Fig. 2
figure 2

Bronchoscopy on admission provided evaluation of the tracheobronchial tree. Sequential images from proximal to distal show diffusely edematous, denuded main airways indicative of inhalational injury. The very distal subsegments were spared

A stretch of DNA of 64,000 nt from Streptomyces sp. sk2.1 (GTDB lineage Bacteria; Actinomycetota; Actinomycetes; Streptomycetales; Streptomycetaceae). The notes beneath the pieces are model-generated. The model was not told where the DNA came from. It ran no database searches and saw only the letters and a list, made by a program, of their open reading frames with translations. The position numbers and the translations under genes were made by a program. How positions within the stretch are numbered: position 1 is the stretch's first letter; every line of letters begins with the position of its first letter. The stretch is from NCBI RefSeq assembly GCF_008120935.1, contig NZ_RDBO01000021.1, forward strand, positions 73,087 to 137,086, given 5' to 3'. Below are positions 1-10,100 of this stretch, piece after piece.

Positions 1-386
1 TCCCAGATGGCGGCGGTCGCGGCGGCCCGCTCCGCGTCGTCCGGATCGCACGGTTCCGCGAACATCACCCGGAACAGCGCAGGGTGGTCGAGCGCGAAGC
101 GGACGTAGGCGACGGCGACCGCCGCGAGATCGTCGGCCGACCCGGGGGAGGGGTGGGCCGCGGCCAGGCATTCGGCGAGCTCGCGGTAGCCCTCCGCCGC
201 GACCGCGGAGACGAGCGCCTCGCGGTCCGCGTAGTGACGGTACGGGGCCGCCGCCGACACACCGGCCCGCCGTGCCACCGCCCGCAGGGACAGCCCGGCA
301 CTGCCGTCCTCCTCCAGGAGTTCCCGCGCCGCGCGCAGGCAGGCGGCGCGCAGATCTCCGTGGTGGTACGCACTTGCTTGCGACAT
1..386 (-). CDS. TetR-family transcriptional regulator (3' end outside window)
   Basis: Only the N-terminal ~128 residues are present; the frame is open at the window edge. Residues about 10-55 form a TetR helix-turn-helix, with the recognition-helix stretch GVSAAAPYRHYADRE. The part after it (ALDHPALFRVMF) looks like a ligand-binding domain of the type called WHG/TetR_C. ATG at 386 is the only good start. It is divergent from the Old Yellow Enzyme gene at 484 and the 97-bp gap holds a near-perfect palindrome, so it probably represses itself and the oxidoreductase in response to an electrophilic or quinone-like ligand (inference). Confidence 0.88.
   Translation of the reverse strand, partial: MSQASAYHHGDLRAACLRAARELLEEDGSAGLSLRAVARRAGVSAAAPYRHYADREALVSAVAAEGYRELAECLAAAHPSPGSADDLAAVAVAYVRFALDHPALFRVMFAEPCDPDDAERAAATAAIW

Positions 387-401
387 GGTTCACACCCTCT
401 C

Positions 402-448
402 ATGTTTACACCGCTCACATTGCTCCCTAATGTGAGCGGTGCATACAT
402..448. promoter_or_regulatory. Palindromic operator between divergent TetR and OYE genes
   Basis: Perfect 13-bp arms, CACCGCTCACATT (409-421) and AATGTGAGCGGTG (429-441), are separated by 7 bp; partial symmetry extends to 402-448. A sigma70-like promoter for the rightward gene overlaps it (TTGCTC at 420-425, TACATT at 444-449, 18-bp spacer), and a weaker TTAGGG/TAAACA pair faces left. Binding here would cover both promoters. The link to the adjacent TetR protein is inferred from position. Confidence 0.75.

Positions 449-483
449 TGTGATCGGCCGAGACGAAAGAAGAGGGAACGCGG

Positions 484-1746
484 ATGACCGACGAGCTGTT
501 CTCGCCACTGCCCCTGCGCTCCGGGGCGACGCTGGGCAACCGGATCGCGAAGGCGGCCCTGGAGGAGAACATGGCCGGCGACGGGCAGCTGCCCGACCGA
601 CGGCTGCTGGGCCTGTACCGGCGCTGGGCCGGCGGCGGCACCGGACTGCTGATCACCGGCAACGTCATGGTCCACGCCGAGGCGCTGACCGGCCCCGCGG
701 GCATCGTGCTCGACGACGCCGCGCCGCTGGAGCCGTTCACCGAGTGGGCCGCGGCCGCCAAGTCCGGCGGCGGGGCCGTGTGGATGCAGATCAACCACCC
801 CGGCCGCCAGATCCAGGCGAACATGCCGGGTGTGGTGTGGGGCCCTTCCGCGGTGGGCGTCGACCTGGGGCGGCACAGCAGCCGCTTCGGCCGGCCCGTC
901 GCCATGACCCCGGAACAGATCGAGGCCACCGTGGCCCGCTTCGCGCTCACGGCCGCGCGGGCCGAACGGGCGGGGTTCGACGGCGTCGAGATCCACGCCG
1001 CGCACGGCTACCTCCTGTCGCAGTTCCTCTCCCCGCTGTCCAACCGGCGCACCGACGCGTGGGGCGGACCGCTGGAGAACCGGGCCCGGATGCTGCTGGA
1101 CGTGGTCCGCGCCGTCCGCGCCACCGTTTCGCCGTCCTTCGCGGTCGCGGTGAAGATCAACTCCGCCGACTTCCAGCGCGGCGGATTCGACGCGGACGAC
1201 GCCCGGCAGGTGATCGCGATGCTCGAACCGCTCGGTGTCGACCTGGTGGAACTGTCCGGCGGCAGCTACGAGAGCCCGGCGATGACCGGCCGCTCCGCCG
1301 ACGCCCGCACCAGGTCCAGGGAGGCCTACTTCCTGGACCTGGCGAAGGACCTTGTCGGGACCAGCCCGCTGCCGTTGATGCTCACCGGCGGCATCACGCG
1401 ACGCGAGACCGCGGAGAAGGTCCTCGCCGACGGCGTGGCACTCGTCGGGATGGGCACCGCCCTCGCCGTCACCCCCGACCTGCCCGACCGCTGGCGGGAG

He had no clinical history of inhalational injury other than the vaping exposure. He had severe progressive refractory respiratory failure despite maximal ventilatory strategies with a progressive increase in airway pressure and dropping Pa02/Fi02 ratio. At this time, he became hypotensive and was vasopressor dependent. Treatment was started with vitamin C, thiamine, hydrocortisone and multiple antibiotics (vancomycin, cefepime, azithromycin and doxycycline) for concern of sepsis as well as oseltamivir for Influenza A. Despite antibiotic treatment, his hypoxic respiratory failure further progressed and he required aggressive ventilatory support with a positive end-expiratory pressure (PEEP) of up to 30. The patient’s Pa02/Fi02 ratio was only 37 when the extracorporeal membrane oxygenation (ECMO) team was contacted and a bilateral femoral veno-venous (V-V) ECMO was placed at the spoke institution as part of our mobile ECMO program and patient was brought to our hub institution. After the procedure he was stable enough to be transferred to our facility. Despite the V-V ECMO, the patient required multiple vasopressors and although his lactic acid decreased initially, there was a progressive need for escalatory support and patient was converted patient from V-V ECMO to veno-arterial (V-A) ECMO. Given severe sepsis with shock, the peripheral V-A ECMO was deemed to be insufficient to provide hemodynamic support, and he was subsequently placed on central V-A ECMO to improve end-organ function. The patient’s clinical course was complicated by acute kidney failure for which he required dialysis, liver failure and encephalopathy which was likely secondary to his metabolic derailment and sepsis. He also experienced multiple episodes of atrial fibrillation with rapid ventricular response for which he was successfully cardioverted three times. A transthoracic echocardiogram showed a severely dilated right ventricle as well as biventricular systolic dysfunction. Due to a worsening pulmonary edema, he was emergently placed on an intra-aortic balloon pump (IABP). Although the CXR showed subsequent improvement in aeration with improvement in minute ventilation on the ventilator (Fig. 3), the patient also developed severe limb ischemia with skin mottling and ecchymoses on his extremities, trunk, nose and ears. Sepsis and cytokine storm with severe vasoplegia requiring vasopressors were determined to the ongoing issue. Severely diminished tibial flow and thrombi in the bilateral posterior tibial arteries was seen on vascular ultrasound and out of concern for compartment syndrome the patient underwent a fasciotomy. During this time, patient was awake, alert and communicative with the family at the bedside. Despite our best efforts, non-viable muscle was seen in all four compartments bilaterally and a bilateral through-knee amputation was performed. Confronted with the patient’s poor prognosis, the family decided to suspend life-supporting measures in favor of transition to comfort care. The patient expired shortly after the IABP and ECMO were turned off. In total, the patient spent two weeks in the hospital. The family consented to an autopsy.